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Henri Rousseau's oil on canvas The Flamingos was created in 1907. In the painting there are a family of four pink flamingoes on the bank, lined up in height order, holding various poses. Across the water from the bank is a spit or island, upon which are three villagers.
The river is lush with majestic and beautiful lillies. White lotus flowers float on the surface and pink and yellow ones stand tall on stems high above the water. Across the bank is a tropical jungle. The Flamingoes' emphasis is on the left-hand side of the picture. The lillies symbolise a sense of peace and calm. They are the main focal point in this painting and are the largest objects in advancing colours. The lillies come together in harmony and draw attention to the flamingoes. The flamingoes are lined up in a group, with the youngest at the front and the eldest at the rear.
The villagers are subordinate; they appear to give the painting a little more life, but are not significance. The repetition and flow of the painting is consistent, depicting nature. Rousseau uses a lot of blues and greens in this painting, as opposed to warm advancing colours, such as pinks and yellows. This masterpiece celebrates the juxtaposition of the real and the imaginary. Rumour had it that Rousseau's army service included a French expedition to Mexico and that this is where he’d gained his inspiration. However, this was later refuted.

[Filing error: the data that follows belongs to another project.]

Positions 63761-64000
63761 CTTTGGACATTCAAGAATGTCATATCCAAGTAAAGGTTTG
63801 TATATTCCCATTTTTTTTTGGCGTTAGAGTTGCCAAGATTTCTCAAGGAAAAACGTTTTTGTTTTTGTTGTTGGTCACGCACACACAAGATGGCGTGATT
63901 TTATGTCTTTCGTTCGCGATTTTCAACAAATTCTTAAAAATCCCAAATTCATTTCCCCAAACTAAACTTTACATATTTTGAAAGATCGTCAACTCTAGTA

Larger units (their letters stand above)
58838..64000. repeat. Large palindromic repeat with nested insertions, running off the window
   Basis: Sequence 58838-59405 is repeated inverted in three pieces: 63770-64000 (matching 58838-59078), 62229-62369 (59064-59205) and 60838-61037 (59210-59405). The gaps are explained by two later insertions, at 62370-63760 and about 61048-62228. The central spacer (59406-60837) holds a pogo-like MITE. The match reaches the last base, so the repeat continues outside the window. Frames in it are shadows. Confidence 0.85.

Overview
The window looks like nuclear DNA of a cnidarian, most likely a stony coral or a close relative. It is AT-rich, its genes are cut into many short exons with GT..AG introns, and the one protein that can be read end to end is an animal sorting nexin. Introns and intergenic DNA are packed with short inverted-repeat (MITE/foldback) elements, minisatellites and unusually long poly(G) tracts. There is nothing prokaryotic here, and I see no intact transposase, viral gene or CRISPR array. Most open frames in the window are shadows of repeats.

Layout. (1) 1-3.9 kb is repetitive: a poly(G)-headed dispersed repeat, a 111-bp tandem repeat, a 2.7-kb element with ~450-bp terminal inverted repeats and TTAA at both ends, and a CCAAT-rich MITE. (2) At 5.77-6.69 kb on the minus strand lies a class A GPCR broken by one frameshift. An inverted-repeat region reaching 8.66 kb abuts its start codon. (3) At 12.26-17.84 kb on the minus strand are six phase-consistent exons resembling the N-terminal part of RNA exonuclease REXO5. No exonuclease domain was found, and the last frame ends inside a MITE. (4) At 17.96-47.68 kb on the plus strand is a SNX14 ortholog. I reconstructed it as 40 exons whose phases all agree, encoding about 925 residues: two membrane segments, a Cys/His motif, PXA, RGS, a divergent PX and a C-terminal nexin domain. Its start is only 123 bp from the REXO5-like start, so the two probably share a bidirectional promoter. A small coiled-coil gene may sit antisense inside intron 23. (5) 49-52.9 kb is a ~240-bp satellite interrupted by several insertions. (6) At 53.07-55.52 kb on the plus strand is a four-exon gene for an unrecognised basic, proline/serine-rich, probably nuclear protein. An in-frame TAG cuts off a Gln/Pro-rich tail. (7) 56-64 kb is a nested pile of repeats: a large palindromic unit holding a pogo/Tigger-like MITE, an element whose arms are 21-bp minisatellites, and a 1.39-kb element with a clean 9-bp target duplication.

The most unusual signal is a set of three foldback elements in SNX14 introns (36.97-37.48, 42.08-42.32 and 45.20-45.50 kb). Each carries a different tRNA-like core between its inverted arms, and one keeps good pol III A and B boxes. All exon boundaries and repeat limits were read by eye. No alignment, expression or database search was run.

It is thought that the artist's interest in tropical climes stemmed from illustrations he admired in children’s books and the Jardin des Plantes in Paris, as well as stuffed animals. To the critic Arsène Alexandre, he described his frequent visits to the Jardin des Plantes: "When I go into the glass houses and I see the strange plants of exotic lands, it seems to me that I enter into a dream." He had also reportedly met soldiers during his term of service who, upon surviving the French expedition to Mexico, had recounted stories of the subtropical country they’d encountered.